Some time in 2002, I got scabies. I'm not exactly sure how it happened, but I'm highly suspicious of the traveling kids who stayed at my house just before I started to feel itchy. At that time, I had health insurance — so I did what I always did: look through the list of insurance-approved doctors and find one with a Jewish name.
If you've never had scabies before, it's bad. I think I might have seriously considered suicide if no treatment had been available, so I was happy when the dermatologist I picked could see me that very day. I rode my bike over to his office, but as soon as I walked in I knew I'd made a mistake. I did not belong in this doctor's office.
The waiting area was immaculate, fresh with a faint scent of cologne. On the table were a number of brochures for laser hair removal or collagen injections. When I told the receptionist that I was there for scabies treatment, he scowled.
I was eventually shown to a room with the requisite coldness, strange leather bed thing, and long roll of butcher paper. After the normal delay, the doctor entered. He did not seem pleased to see me. “Scabies, then?” he frowned. “I think so.” I replied. He looked at my rash under a microscope, confirmed that it was in fact scabies, wrote me a prescription, and told me about the treatment.
I have a number of moles on my back, and since I was there already, I asked him to look at those as well. He decided that one should probably be removed, and said he could do it at that moment. I consented, and he started the task of cutting it off. This whole time I was trying to ask him pretty specific questions about melanoma, but his answers were all absurdly condescending. “You see, melanoma is a type of something we call cancer. Cancer is a condition that affects these other things called cells.” Since he literally had a knife in my back, I gritted my teeth through his pattering.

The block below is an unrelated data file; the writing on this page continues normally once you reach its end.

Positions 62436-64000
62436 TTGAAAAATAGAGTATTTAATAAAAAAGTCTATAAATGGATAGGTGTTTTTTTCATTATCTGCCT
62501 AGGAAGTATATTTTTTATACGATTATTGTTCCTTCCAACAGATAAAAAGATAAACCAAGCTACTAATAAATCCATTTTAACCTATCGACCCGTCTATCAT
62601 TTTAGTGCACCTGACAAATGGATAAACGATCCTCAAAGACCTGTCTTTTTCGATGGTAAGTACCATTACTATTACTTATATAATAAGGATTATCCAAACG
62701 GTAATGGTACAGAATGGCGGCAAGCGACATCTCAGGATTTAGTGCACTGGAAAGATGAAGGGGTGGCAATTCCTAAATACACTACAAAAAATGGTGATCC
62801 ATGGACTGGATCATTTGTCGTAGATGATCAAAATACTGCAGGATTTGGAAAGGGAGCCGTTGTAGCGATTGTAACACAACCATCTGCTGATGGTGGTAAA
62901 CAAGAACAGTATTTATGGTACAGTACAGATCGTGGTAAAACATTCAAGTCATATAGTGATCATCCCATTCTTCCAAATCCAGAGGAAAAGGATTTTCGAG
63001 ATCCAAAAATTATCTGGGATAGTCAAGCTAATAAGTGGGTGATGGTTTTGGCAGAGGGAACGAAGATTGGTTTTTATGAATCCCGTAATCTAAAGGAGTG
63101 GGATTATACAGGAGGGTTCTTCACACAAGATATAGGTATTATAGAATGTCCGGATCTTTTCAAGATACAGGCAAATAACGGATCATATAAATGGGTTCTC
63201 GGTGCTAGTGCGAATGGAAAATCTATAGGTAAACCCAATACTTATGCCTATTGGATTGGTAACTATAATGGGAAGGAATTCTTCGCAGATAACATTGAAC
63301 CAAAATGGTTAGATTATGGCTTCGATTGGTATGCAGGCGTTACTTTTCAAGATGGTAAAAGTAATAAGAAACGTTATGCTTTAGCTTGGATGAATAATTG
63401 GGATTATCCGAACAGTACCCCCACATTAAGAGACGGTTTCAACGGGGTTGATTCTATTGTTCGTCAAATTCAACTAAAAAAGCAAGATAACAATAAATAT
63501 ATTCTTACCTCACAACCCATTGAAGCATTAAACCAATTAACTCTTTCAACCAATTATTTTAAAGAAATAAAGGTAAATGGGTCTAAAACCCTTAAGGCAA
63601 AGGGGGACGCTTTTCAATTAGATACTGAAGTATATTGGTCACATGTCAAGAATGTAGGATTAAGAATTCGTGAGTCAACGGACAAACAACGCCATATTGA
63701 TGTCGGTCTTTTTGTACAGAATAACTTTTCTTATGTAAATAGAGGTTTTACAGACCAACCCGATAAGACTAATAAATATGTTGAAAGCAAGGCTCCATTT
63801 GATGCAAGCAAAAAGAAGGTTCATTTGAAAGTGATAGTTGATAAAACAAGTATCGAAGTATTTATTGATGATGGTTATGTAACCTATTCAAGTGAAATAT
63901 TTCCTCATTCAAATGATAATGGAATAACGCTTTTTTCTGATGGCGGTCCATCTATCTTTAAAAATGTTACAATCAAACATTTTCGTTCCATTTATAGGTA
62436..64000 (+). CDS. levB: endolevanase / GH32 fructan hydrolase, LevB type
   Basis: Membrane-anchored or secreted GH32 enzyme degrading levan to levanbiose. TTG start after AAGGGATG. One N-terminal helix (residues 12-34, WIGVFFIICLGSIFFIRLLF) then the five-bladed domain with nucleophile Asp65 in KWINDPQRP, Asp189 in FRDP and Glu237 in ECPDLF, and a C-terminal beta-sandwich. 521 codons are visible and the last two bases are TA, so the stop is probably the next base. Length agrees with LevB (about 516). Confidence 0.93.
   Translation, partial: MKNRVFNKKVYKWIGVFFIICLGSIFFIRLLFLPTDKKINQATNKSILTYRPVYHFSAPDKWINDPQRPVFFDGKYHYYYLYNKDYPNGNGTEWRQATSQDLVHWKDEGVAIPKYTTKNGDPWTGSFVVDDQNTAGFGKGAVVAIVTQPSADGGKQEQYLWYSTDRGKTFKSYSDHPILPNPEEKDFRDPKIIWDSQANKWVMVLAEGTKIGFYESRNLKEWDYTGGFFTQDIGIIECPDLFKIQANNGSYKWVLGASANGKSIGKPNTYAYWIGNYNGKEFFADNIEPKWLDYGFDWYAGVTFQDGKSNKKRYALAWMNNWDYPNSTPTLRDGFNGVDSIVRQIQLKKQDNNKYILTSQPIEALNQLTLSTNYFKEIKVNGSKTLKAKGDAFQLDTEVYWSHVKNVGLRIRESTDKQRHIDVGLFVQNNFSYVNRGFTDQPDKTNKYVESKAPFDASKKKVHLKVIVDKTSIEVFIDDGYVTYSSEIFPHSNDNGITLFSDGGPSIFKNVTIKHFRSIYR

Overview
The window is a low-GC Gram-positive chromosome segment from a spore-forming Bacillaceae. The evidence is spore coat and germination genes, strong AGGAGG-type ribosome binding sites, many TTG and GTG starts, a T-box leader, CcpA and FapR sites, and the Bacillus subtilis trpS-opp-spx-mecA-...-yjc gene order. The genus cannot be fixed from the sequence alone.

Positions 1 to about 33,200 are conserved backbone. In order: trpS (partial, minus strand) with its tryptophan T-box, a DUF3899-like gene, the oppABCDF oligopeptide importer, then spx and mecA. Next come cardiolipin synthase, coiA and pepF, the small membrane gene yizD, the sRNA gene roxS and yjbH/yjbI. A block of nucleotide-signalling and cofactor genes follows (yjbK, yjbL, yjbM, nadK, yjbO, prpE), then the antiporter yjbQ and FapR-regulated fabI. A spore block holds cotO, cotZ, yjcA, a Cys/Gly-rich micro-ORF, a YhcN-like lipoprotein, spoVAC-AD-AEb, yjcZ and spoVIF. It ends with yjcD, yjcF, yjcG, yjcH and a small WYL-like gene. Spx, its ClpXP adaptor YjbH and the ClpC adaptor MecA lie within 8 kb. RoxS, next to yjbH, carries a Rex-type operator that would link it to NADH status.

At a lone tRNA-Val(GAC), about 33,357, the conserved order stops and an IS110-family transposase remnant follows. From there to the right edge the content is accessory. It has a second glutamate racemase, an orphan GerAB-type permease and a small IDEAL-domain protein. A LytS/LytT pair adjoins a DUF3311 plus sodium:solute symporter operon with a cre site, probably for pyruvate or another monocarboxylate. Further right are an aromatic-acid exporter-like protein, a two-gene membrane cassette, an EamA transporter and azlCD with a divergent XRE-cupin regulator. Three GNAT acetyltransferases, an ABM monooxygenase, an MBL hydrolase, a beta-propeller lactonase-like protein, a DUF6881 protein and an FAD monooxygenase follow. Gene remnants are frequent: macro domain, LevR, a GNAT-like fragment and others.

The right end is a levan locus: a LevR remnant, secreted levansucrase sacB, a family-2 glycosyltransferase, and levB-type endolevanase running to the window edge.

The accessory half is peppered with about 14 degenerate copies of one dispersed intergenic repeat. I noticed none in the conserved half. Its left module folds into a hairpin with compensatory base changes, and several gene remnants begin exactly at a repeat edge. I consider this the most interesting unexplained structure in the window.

After he was done, I mentioned “Well, I also have this strange discoloration on my neck.” He looked at it and asked, “Hmm, how long have you had this?” “I don't know, probably about three months now,” I responded. He put on magnifying goggles and looked closer. “Hmmmm...” he intoned. Never taking his eyes off my neck, he reached over with one hand and grabbed a cotton ball, then a bottle of what looked like rubbing alcohol.
He dipped the cotton ball in the contents of the bottle, rubbed it vigorously against my neck, looked at the cotton ball, nodded, showed it to me, and said “dirt.”
I closed my eyes and sighed.
“I don't know what the medical term for that is,” he continued, “but I'd recommend soap.”
At that, he stood up abruptly, walked out, and loudly closed the door behind him.